Does your cannabis consumption affect your dreams?


Collegian | Trin Bonner

Miles Buchan, Staff Reporter

A well-established question asked in the cannabis community is this: Does weed affect my dreams, and if so, how?

With research spanning over 50 years beginning in the 1970s with the war on drugs lasting the majority of it, this field of knowledge is underdeveloped and often inconclusive. That being said, there are some answers.


Cannabis is a complex flower, with more than 100 active cannabinoids that affect our bodies and minds. The two that have been the primary focus of researchers are THC and CBD, both of which do affect sleep, and therefore dreams, but in different ways.

THC is the compound mostly responsible for the psychotropic effects of cannabis. Unlike other areas of this research that have mixed findings, it has been consistently found that THC decreases total rapid eye movement sleep and REM density.

REM sleep is where 80% of people dream, and these dreams tend to be more explained through a story plot. The other 20% of people dream in the nonrapid eye movement stages of deep sleep, and these dreams tend to be more ambiguous.

With that in mind, it stands to reason that if you are consuming enough THC to diminish your REM sleep, then you would have less vivid and thus less memorable dreams.

However, it has been found in some studies that the acute use of THC decreases sleep latency and has been associated with ease in getting to sleep. CBD is similar to THC in that it has been shown to have different effects based on dosage. Smaller amounts of CBD have been shown to have a stimulating effect, while high doses have a sedative effect.

It was also found that these cannabinoids offer potential therapeutic effects with high-dose CBD and low-dose THC, which may be the key when it comes to how cannabis affects your sleep.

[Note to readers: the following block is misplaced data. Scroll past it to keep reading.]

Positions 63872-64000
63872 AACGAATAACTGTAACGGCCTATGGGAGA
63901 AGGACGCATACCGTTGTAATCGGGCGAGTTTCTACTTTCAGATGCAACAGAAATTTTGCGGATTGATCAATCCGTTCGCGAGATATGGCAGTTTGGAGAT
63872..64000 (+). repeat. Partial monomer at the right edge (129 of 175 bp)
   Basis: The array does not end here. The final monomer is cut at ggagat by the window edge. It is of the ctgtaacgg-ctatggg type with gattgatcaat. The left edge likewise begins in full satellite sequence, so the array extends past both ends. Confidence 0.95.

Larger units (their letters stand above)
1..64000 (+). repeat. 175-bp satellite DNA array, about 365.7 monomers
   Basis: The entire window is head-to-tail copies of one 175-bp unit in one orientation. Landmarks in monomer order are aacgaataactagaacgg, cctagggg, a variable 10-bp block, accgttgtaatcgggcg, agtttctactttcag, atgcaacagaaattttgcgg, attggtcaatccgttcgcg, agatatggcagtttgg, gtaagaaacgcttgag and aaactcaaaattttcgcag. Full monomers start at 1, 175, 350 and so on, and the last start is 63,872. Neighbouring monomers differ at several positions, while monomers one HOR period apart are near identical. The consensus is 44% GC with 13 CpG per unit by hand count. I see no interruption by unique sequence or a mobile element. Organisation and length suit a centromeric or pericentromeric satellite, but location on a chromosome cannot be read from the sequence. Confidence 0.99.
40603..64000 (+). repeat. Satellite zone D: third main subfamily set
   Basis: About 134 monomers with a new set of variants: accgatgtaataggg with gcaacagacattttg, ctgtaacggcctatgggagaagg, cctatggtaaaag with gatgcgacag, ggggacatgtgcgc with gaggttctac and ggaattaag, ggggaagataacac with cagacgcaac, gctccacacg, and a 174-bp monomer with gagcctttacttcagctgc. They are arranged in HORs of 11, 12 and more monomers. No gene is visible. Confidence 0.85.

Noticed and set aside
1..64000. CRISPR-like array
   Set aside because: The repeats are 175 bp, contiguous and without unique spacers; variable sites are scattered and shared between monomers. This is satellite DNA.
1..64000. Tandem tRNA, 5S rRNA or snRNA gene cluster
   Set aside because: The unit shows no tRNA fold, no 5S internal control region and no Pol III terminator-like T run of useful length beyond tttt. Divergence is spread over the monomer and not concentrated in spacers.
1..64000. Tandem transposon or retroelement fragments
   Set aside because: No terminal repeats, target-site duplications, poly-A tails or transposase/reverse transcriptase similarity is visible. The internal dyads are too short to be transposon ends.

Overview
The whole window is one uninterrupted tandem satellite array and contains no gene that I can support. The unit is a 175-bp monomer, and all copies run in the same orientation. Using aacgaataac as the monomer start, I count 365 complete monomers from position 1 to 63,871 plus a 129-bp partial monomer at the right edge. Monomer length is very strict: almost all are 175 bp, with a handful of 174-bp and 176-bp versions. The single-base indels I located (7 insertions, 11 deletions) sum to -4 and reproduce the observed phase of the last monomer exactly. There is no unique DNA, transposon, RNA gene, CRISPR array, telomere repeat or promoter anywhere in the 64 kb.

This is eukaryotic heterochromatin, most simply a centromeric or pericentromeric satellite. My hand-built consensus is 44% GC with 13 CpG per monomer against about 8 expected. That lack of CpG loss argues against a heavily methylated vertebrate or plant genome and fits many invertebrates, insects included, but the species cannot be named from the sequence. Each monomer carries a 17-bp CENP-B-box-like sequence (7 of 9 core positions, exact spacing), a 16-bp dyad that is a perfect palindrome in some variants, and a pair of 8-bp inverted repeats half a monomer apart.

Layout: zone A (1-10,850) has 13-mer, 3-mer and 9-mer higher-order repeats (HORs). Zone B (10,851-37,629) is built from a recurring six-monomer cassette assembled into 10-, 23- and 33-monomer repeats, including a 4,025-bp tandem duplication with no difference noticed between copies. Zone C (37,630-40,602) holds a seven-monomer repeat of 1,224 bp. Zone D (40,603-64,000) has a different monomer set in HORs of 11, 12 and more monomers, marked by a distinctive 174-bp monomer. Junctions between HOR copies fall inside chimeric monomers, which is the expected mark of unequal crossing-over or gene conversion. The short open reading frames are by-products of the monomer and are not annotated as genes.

The ratio of cannabinoids in a product or strain, as well as the potency or levels of each compound comprising the dose, is a key factor in the outcome of your experience, consciously and subconsciously. These effects are also influenced by timing, route of consumption and overall dosage.

The last thing to consider about how cannabis may impact your sleep and dreams is frequency of use and how long your consumption history dates back. Acute cannabis use has been known to cause highly variable and contradicting experiences that can be observed based on the individual and conditions. Among these effects, acute partaking of cannabis appears to facilitate falling asleep faster and increased deep sleep.

This changes, though, when someone uses cannabis more consistently. Over time, chronic users build a tolerance to the sleep inducing and slow wave sleep enhancement associated with acute use.

There are mixed findings when it comes to cannabis and dreams, but chronic cannabis use has been associated with negative subjective effects on sleep that are manifested particularly during cannabis withdrawal. Sleep disturbances and vivid dreams are two symptoms that are clinically considered concrete traits of cannabis withdrawal, which is said to last up to 45 days after stopping cannabis consumption.

This established effect on dreams that occurs after a chronic cannabis user stops might have perpetuated the idea that weed might affect or stunt dreams, despite the lack of scientific support.

Reach Miles Buchan at or on Twitter @buchanmiles.